How Video Games Are Changing the Music Industry

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By Jamie Brooks

Music is one of the oldest art forms and has constantly evolved to find new audiences. It is now a billion-dollar industry, with the Recording Industry Association of America’s 2022 mid-year data reporting that the United States recorded music revenue rose to $7.7 billion, higher than the numbers seen in the previous years. The way we discover and listen to music is also evolving as more listeners turn to digital outlets to listen to their favorite tunes and discover new artists. One digital outlet that is quietly transforming the music industry is the gaming industry.

Video games and the music industry have long been closely aligned, with both avenues offering opportunities to reach new audiences. This is significant because, as insights on gaming by Maryville University show, there were seven billion gamers worldwide in 2020, contributing to a market generating over $120 billion. With the gaming industry bigger than Hollywood and the music industry combined, it is now the top entertainment outlet for many people. There are many ways music and video games can influence each other, fostering growth. Here are some ways video games are reshaping music:

A Broader Reach

Because of a lack of language barriers, video games have a diverse global player base. This means that any track featured in a game will be automatically heard by this demographic, increasing the chance of players further exploring any artists they hear. The music industry is also taking advantage of these huge numbers to reach new markets through the rising trend of virtual concerts in gaming. Minecraft, Fortnite, and Roblox have all had musical acts take the digital stage on their platforms. PUBG Mobile also dipped its toes into the scene, hosting K-Pop stars Blackpink’s virtual concert, which over 15.7 million viewers watched. As artists explore new ways to interact with the gaming industry, the broader their reach is becoming.

Artist Exposure

Smaller or underground artists aren’t usually the first results to pop up when people search for new music to listen to, and their work can easily get lost behind more prominent names. This is why video games are now a great way for artists to get their music out there. A survey by MRC Data found that 28% of Gen Z music listeners find new music from video games. Games like FIFA, whose developers intentionally curate their playlists for the game, have been instrumental in helping people discover songs from relatively unknown artists.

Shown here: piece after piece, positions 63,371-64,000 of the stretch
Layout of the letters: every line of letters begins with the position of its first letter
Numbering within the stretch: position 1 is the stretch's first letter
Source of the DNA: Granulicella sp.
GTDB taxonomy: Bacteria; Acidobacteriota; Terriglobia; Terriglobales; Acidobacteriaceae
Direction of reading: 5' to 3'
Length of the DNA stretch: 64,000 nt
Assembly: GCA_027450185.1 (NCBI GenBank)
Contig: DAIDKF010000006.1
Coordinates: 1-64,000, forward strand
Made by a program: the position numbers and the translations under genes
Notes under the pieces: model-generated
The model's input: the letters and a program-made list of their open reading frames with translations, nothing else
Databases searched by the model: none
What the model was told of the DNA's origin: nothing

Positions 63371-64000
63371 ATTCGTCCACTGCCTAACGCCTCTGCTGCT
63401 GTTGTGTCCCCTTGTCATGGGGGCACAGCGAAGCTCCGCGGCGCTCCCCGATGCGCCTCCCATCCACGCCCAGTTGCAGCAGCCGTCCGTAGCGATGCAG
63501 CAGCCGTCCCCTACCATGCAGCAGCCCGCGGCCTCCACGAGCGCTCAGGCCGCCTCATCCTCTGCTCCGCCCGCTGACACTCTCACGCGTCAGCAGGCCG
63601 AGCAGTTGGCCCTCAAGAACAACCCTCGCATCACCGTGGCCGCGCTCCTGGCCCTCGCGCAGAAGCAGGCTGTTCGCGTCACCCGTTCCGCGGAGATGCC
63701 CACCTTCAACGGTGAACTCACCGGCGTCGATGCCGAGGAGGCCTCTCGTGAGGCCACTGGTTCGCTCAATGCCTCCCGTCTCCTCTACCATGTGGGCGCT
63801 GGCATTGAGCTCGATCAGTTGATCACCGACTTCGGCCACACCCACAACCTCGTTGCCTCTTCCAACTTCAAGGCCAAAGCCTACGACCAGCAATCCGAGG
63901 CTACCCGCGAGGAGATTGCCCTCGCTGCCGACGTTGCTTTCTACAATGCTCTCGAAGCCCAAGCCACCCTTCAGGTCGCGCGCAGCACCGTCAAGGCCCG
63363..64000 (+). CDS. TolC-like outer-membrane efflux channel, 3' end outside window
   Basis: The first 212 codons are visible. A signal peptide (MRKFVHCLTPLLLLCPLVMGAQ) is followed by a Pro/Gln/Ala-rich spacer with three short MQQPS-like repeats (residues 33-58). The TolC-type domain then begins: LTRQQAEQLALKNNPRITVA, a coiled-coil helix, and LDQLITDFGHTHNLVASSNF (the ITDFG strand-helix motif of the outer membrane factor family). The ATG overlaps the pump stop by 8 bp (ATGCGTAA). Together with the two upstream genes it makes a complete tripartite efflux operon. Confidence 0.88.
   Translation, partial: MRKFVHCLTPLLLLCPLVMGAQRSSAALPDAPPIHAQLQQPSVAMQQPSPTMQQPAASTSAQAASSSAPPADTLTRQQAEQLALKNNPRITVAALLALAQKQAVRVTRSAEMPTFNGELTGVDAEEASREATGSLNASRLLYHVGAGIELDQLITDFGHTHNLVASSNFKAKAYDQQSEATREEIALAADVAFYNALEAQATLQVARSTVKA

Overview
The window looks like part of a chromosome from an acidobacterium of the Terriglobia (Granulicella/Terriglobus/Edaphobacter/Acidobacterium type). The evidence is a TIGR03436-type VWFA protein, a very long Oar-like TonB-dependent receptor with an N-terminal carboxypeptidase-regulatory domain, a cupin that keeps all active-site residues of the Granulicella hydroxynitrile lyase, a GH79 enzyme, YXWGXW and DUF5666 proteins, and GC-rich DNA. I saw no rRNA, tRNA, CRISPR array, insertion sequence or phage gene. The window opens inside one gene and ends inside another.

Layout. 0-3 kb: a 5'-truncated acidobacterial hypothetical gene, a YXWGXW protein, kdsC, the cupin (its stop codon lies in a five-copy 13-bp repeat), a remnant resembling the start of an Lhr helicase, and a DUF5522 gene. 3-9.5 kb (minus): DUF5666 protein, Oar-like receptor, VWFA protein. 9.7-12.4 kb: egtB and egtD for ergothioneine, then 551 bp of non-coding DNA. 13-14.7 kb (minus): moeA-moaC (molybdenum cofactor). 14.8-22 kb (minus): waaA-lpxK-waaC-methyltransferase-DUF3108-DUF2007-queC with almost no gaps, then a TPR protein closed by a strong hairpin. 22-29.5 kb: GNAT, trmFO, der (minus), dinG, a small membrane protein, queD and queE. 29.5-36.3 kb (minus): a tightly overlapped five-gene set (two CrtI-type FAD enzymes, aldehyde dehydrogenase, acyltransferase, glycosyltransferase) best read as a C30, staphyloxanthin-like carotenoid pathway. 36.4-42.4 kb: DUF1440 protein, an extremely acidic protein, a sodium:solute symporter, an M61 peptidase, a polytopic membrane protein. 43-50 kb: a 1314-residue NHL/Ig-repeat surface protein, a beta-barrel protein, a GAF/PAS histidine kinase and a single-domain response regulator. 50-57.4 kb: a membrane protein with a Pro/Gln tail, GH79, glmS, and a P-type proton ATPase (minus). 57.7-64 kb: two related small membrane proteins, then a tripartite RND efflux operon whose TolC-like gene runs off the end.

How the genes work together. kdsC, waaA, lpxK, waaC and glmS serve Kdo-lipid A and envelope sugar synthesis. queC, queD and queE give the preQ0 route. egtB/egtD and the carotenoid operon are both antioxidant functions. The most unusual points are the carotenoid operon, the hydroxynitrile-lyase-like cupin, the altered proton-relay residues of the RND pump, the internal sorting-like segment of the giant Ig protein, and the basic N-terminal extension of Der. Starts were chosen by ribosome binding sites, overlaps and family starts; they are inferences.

Some bands have gone the extra step and created their own games. Despite KISS forming in the ’70s, they have stayed relevant and found new listeners through their video game franchise. They have dedicated KISS games on consoles and mobile devices, which can introduce their music to a younger demographic that may not have been familiar with their work.

Connecting with Others

Links between musical preferences and personality are universal, as discovered by a Cambridge University study. With music being an expression of personality, there is a potential for music to address social division as well. Due to recent innovations in the digital and gaming world, music communities and gaming are becoming increasingly closer, breaking down social and global barriers.

Metaverse is looking to transform the music community by offering platforms within the virtual space where listeners across the globe can hear and interact with their favorite artists. It also allows new artists to only exist in a video game format. This is a trend being seen across virtual platforms. Virtual artist Polar performed in the game Avakin Life and was viewed by 660,000 players. This shows how entire music communities can live inside a single game.

Video games and music intertwining is not new but still has endless potential and room for evolution. As long as video games dominate the current cultural zeitgeist, the music industry can grow along with it.

Jamie Brooks is a contributor for and may be reached at

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